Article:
Francoise Gilot, a prolific and acclaimed painter who produced art for well over half a century but was better known for her tumultuous relationship with Pablo Picasso, passed away on Tuesday in New York City where she had resided for many years. She was 101. According to Artforum, Gilot’s daughter Aurelia Engel said her mother had died after heart and lung issues at Mount Sinai West hospital. Engel further added that she would continue working on her mother’s legacy, including the extraordinary paintings and works of art that Gilot had produced. The French-born artist Gilot had often expressed her frustration that, despite her artistic accomplishments, she was still best known for her relationship with the much older and more famous Picasso.
Gilot met Picasso in 1943 at the age of 21 when she was four decades his junior. Driven by a shared passion for art, the couple had two children named Claude and Paloma. However, unlike Picasso’s other wives and lovers, Gilot ultimately left him. “He never saw it coming,” said Engel of her mother’s decision to leave. “She loved him and they shared an incredible passion for art, but she was a very independent person who came and went of her own free will, despite her young age.” Speaking to the Guardian in 2016, Gilot emphasized that she was never a prisoner of their relationship, saying, “I came and left by choice.” She also recalled her conversation with Picasso before leaving, “I told him, ‘Watch out because I came when I wanted to, but I will leave when I want.’ He said, ‘Nobody leaves a man like me.’ I said, ‘We’ll see.'” According to the New York Times, when Gilot left Picasso, he taunted her, saying, “You imagine people will be interested in you?”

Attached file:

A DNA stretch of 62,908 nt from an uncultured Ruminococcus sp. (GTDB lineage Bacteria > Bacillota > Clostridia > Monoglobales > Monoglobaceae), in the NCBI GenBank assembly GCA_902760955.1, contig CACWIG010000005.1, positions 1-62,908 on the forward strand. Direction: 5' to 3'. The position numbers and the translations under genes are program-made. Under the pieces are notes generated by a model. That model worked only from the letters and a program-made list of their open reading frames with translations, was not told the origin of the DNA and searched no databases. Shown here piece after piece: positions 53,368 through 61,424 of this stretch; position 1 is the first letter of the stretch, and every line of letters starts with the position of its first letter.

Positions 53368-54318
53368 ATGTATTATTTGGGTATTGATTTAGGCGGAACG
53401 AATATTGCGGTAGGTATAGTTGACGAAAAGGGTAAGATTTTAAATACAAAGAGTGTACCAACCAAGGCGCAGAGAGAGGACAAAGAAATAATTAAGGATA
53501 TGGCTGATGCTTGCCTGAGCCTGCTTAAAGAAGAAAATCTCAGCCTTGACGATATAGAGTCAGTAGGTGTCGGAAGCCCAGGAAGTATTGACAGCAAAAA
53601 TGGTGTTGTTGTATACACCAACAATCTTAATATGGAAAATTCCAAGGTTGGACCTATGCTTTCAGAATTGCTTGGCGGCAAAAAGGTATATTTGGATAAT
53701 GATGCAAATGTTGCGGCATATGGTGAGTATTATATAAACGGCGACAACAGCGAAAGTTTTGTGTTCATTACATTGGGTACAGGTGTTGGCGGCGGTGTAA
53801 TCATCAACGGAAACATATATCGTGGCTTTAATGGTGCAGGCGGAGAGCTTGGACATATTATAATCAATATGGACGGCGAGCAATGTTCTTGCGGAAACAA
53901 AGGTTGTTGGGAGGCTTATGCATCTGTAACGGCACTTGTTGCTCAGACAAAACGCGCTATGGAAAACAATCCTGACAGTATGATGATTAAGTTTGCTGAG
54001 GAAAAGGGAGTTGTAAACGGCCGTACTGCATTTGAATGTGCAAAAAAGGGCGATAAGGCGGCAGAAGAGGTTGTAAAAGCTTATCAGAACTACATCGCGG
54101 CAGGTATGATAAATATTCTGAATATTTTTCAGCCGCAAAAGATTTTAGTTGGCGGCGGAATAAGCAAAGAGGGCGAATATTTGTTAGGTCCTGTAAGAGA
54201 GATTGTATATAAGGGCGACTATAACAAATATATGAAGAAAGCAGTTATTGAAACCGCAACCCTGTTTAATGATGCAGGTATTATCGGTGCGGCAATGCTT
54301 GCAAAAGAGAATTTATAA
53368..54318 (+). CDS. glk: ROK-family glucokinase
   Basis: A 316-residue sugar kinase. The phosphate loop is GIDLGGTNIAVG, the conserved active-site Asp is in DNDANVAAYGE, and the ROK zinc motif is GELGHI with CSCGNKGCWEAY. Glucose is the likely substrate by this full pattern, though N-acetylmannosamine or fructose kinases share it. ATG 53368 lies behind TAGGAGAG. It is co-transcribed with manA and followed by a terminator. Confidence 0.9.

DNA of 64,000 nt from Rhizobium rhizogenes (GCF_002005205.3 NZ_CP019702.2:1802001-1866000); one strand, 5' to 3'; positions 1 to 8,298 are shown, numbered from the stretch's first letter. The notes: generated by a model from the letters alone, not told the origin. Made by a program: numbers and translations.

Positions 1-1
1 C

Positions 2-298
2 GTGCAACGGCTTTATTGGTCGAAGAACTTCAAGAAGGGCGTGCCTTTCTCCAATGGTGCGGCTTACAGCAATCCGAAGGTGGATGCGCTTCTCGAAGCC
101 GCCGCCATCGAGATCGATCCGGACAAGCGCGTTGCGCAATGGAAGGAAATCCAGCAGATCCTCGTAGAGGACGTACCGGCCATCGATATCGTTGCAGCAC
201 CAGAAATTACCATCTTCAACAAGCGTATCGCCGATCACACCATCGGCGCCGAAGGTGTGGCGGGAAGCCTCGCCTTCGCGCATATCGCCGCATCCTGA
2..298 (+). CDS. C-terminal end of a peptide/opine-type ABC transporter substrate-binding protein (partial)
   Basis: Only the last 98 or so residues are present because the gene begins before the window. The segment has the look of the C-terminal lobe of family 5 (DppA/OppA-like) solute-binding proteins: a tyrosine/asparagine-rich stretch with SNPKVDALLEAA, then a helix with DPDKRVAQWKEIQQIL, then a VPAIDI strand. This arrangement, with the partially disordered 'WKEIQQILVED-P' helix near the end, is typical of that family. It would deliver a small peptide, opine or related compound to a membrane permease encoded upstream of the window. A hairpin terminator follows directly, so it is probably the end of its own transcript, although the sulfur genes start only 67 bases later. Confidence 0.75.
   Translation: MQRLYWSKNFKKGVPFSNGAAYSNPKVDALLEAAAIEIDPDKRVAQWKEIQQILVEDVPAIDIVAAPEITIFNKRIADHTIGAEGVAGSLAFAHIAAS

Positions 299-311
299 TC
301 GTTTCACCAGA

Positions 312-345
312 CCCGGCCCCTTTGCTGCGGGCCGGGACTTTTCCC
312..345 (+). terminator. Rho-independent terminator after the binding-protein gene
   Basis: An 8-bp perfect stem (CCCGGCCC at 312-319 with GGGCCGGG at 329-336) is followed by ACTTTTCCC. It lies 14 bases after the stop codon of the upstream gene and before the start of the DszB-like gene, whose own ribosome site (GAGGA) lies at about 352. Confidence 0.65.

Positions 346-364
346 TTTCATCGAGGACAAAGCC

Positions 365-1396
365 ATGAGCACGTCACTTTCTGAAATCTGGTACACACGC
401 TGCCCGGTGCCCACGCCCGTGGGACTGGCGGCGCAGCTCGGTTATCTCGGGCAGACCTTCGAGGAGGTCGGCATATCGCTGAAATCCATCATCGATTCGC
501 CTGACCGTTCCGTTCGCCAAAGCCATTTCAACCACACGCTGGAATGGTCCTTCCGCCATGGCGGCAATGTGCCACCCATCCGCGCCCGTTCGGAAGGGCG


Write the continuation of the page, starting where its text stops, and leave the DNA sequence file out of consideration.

Born on November 26, 1921, in Neuilly-sur-Seine, a wealthy suburb of Paris, Marie Francoise Gilot knew she wanted to be a painter when she was just five years old. Despite her parents’ wishes that she study law, Gilot pursued her passion for painting. She showcased her paintings for the first time in 1943 coincidentally when she met Picasso. At first, he was amused that two young women claiming to be artists had come to his studio. Nevertheless, he invited Gilot to his studio, and their relationship soon pursued.
After leaving Picasso, Gilot married artist Luc Simon in 1955 with whom she had a daughter named Engel. They divorced in 1962. In 1970, Gilot married Jonas Salk, the inventor of the polio vaccine. Over the years, her art only increased in value. Her work was displayed at prestigious museums like the Metropolitan Museum of Art and the Museum of Modern Art. In 2021, her painting “Paloma a la Guitare” (1965) was sold for $1.3 million at a Sotheby’s auction. The 1996 movie Surviving Picasso, directed by James Ivory, illustrates the years that Gilot spent with Picasso. As a writer, Gilot authored several books, including Life With Picasso, which she co-wrote with Carlton Lake in 1964. Picasso tried unsuccessfully to prevent its publication, but Gilot challenged him, and he eventually congratulated her on publishing it. Engel, who manages her mother’s archives, says, “He fought it, but at the same time, I think he was proud to have been with a woman who had such guts like he had.”
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